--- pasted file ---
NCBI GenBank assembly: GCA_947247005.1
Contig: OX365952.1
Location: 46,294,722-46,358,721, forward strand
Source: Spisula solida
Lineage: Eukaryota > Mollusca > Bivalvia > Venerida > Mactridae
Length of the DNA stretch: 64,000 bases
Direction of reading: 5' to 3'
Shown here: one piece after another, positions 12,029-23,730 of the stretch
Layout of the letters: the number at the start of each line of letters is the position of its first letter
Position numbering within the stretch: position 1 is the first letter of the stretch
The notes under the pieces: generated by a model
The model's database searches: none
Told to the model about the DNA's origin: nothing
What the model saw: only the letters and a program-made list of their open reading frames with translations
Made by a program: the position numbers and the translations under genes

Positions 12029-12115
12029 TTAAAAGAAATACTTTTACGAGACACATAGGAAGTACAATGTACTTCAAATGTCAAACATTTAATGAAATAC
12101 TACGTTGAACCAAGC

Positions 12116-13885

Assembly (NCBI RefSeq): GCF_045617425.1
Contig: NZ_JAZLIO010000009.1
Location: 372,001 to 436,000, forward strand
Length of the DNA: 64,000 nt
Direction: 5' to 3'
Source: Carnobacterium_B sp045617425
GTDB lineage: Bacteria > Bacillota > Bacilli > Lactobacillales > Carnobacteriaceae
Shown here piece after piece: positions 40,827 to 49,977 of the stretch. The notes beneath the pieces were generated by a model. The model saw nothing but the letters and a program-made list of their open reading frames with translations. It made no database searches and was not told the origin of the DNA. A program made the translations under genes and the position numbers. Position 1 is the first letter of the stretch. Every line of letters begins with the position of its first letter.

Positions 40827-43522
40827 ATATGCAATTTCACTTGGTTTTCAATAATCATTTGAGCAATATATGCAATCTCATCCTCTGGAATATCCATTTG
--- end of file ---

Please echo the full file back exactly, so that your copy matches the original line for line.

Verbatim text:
NCBI GenBank assembly: GCA_947247005.1
Contig: OX365952.1
Location: 46,294,722-46,358,721, forward strand
Source: Spisula solida
Lineage: Eukaryota > Mollusca > Bivalvia > Venerida > Mactridae
Length of the DNA stretch: 64,000 bases
Direction of reading: 5' to 3'
Shown here: one piece after another, positions 12,029-23,730 of the stretch
Layout of the letters: the number at the start of each line of letters is the position of its first letter
Position numbering within the stretch: position 1 is the first letter of the stretch
The notes under the pieces: generated by a model
The model's database searches: none
Told to the model about the DNA's origin: nothing
What the model saw: only the letters and a program-made list of their open reading frames with translations
Made by a program: the position numbers and the translations under genes

Positions 12029-12115
12029 TTAAAAGAAATACTTTTACGAGACACATAGGAAGTACAATGTACTTCAAATGTCAAACATTTAATGAAATAC
12101 TACGTTGAACCAAGC

Positions 12116-13885

Assembly (NCBI RefSeq): GCF_045617425.1
Contig: NZ_JAZLIO010000009.1
Location: 372,001 to 436,000, forward strand
Length of the DNA: 64,000 nt
Direction: 5' to 3'
Source: Carnobacterium_B sp045617425
GTDB lineage: Bacteria > Bacillota > Bacilli > Lactobacillales > Carnobacteriaceae
Shown here piece after piece: positions 40,827 to 49,977 of the stretch. The notes beneath the pieces were generated by a model. The model saw nothing but the letters and a program-made list of their open reading frames with translations. It made no database searches and was not told the origin of the DNA. A program made the translations under genes and the position numbers. Position 1 is the first letter of the stretch. Every line of letters begins with the position of its first letter.

Positions 40827-43522
40827 ATATGCAATTTCACTTGGTTTTCAATAATCATTTGAGCAATATATGCAATCTCATCCTCTGGAATATCCATTTG